Potassium is a “mission critical” mineral that we must obtain from our diet. Before you go to your local health food store in search for potassium pills, you should first be aware of several common foods high in potassium. Because potassium is found naturally in fruits and vegetables, it is highly absorbable and can be used by the body in a variety of ways.
Potassium is a mineral and electrolyte that regulates blood pressure as well as muscle function. Symptoms of a potassium deficiency are muscle weakness, aches, cramps, nausea, anxiousness, drowsiness, weakness, and an irregular heart beat.
Consuming an adequate amount of potassium is simple when you add these easy-to-find foods to your diet. I have put together a compilation in no particular order of 5 (okay maybe 6) foods high in potassium plus one secret potassium rich food hack you won’t want to miss. Enjoy!
5 Foods High in Potassium
1. Bananas – 422 mg potassium
Let’s just get the most obvious food high in potassium out of the way, bananas are famous for their potassium content but are also high in the vitally important mineral, manganese, as well as both vitamin C and fiber. Here’s a tip for peeling a banana; pinch the tip on the end opposite to the “handle” (stem) and peel from that end and you won’t have any more bruised bananas. I got this tip by watching monkey’s eat bananas on the Discovery Channel.
2. Prunes – 637 mg potassium
Although commonly used in cases of ‘plumbing problems,’ prunes are also a food that is high in potassium as well as free-radical-busting antioxidants. Oh, and if you’ve ever wondered why prunes have an almost magical power to relieve constipation, it’s because they are high in a natural laxative known as dihydrophenylistatin. Remember that factoid, and later you can really impress your friends during non-dinner time conversations.
Before you justify those frequent trips to McDonalds for a side (meal) of fries let me preface by saying that the heart-healthy attributes of potassium in potatoes can be quickly negated if you add enough hot grease and salt. With that said, potatoes pack some pretty potent potassium (say that 5 times). As a starchy tuber, potatoes are a food high in potassium and are a great source of other nutrients such as Vitamin B6 and manganese. Tater’s also have more Vitamin C than most citrus fruits but (unfortunately) most is denatured (destroyed) when the spud is cooked. Just in case you are tempted to try and eat the potato raw, don’t, you’ll end up with a belly ache because the starch in potatoes is only digestible when broken down by heat (cooked).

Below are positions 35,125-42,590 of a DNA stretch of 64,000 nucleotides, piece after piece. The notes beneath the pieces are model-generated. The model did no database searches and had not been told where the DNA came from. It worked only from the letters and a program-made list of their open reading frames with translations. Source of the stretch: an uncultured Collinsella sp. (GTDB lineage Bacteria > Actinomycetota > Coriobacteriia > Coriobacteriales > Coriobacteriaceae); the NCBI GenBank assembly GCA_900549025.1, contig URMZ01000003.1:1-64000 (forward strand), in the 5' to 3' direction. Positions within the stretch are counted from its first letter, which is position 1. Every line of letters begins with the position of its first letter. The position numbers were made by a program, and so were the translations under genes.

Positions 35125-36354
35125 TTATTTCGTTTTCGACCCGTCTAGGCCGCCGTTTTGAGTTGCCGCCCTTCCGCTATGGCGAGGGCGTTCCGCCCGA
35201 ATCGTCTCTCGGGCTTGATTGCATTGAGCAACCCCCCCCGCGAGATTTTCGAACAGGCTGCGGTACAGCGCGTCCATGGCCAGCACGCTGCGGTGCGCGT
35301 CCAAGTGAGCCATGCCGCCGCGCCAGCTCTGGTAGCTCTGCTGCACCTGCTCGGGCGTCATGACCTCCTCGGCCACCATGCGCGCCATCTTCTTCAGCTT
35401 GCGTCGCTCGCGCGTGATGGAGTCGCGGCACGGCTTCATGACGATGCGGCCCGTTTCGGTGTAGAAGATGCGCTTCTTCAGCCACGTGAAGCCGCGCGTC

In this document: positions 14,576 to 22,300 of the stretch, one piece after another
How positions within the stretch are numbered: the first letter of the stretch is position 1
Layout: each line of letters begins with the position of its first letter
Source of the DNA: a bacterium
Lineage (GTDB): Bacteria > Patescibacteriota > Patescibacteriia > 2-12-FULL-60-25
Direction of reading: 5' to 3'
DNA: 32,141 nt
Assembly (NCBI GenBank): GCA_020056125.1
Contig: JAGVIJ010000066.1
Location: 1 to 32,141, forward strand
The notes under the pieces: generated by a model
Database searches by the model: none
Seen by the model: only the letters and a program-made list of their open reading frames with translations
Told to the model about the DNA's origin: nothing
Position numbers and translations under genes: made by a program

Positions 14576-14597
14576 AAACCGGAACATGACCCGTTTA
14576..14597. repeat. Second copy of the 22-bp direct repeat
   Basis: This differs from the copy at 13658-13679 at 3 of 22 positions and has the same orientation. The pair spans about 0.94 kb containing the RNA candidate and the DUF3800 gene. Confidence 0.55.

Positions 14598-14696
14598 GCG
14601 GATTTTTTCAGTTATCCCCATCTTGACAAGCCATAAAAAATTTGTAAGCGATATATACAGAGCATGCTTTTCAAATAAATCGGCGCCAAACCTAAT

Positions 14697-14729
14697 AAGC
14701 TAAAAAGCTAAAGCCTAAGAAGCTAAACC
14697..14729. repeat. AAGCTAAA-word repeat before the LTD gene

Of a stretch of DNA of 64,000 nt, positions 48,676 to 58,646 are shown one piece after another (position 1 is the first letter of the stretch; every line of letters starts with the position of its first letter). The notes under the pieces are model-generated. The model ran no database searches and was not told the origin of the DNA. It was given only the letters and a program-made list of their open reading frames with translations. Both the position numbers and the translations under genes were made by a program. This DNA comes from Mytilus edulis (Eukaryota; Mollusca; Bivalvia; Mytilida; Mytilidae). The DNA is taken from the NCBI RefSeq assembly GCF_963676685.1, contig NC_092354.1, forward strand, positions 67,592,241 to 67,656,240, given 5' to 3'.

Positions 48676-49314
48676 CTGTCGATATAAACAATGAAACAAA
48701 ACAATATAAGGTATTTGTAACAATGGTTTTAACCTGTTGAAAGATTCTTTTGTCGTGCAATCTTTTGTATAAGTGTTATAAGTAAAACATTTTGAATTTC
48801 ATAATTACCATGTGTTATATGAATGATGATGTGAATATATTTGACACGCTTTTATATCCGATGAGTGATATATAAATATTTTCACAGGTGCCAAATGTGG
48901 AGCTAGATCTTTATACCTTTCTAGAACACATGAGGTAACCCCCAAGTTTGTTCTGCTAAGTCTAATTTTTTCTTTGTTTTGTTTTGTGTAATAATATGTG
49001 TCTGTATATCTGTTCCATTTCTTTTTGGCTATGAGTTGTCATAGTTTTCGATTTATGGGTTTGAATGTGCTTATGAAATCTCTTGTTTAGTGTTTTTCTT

4.Tomatoes – 292 mg potassium
People love to know ‘em, grow ‘em and throw ‘em. For over a hundred years, this fruit (that’s right, they actually are a fruit) has been unfortunately included in the lineup of such notorious vegetables as brussel sprouts and broccoli (just kidding, I love both). It actually was an act of congress that led us all down the wrong nomenclature path into calling tomatoes veggies. Way back in 1887, a U.S. tariff law imposed taxes on vegetables but not on fruits. Since our lawmakers weren’t really any more honest back then, they reclassified all sorts of fruits as vegetables in order to increase veggie revenue. I wonder if it was called “The Tomato Scandal of 1887”
Regardless, to this day, such fruits as tomatoes, cucumbers, and even pumpkins, while technically fruits are considered vegetables. I say leave that debate in the past and focus on what’s important; tomatoes are a delicious source of potassium!
5. Spinach – 420 mg potassium
Die hard fans may be interested to know that the spinach industry was nearly bankrupt before the cartoon hero “Popeye” came to the rescue. In just a few short years, he had kids happily munching on “me spinach” again and had made spinach farmers rolling in green (money that is, not spinach). While spinach was originally chosen as Popeye’s “magic food” for its high iron content, that wasn’t the only thing transforming his strength from a wimpy weakling to a hulking hero. The high amounts of potassium in spinach caused his muscle filaments to tighten and relax at proper intervals giving the burley sailor the ability to lift houses, bend steel, wallop Pluto in the kisser, and most importantly, save Olive Oyl from certain doom.
How much potassium do we need each day?
[alert style=”info”]An often overlooked aspect of potassium in the diet is that we should be consuming at least 4,700 mg of this mineral per day.[/alert]
This means eating a lot of bananas, a lot of potatoes, and probably more prunes than those around us would prefer. 🙂
A Secret Potassium Food Hack – 1000+ mg potassium
I would be hard-pressed to ever suggest alternatives to fruits and vegetables but I will offer a suggestion for upping the potassium intake of those struggling to get enough.
Goat milk is an excellent source of natural food-based minerals, such as potassium. When these minerals are gently extracted from the milk, the final product is a concentrated food called Capra Mineral Whey – Goat Milk Minerals and Electrolytes. Just 2 tablespoons of Capra Mineral Whey has over 1,000 mg of potassium, which trumps all of the foods listed above. As a mineral supplement, Capra Mineral Whey not only has high levels of potassium but also calcium, magnesium, and phosphorus.
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One final food high in potassium:
Here’s my parting shot; always remember the wise words of Popeye the Sailor Man: “I yam what I yam…” which coincidentally is also a food high in potassium. (820 mg)